The project will be conducted in Chad with the M’bororo, specifically a subgroup called ‘Mbimbé Woïla' one of the few pastoralist communities that are fully nomadic.
The M’bororo people is famous for herding red longhorn cattle and for their practice seasonal movement of people with their stocks. They developed a large array of traditional practices and weather forecasting based on their interactions in their living environment. During the dry season, the group can be found near Lake Chad and may travel across the borders of Chad-Cameroon-Nigeria if the season is bad. Their movement over large distances provide an opportunity for understanding how their decision-making is influenced by different factors, including availability and quality of pasture. Seasonal calendar and the observation of the stars, for instance, are commonly used to predict rainfall trends and seasonal changes. By bringing this knowledge to the fore, decision-makers and the community can work together to understand how to increase local-level resilience.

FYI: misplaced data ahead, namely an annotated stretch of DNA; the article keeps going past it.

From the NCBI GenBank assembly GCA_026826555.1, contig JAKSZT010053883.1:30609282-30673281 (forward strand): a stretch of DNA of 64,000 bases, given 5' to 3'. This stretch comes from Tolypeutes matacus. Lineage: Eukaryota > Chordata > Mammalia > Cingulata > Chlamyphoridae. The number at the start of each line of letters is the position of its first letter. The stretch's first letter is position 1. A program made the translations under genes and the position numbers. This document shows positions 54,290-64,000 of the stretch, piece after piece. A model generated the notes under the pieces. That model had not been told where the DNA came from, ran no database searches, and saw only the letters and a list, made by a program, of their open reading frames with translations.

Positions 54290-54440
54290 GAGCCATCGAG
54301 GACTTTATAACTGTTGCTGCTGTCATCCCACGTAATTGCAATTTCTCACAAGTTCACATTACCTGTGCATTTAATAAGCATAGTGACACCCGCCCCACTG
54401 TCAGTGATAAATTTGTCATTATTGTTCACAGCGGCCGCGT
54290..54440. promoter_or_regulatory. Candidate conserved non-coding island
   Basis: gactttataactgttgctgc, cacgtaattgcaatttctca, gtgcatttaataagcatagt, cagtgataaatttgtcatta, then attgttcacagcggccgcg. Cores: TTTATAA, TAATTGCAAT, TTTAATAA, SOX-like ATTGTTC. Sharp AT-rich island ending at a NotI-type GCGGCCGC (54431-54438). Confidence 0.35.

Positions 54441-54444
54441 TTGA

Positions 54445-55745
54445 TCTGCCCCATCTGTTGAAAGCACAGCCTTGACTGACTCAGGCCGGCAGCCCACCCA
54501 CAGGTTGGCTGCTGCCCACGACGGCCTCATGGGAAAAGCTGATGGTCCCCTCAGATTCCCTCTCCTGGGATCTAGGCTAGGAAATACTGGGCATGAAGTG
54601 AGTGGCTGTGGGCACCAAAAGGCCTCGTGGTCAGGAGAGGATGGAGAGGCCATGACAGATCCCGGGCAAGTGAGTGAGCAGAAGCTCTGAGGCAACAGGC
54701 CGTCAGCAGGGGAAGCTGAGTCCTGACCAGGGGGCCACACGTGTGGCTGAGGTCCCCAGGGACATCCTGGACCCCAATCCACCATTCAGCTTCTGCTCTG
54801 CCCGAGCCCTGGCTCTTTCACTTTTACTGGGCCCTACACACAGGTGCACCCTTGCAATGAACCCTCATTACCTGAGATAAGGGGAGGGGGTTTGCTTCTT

The project proponents are M’bororo women working with their communities and who have also prior experience working with their national meteorological service and relevant ministries.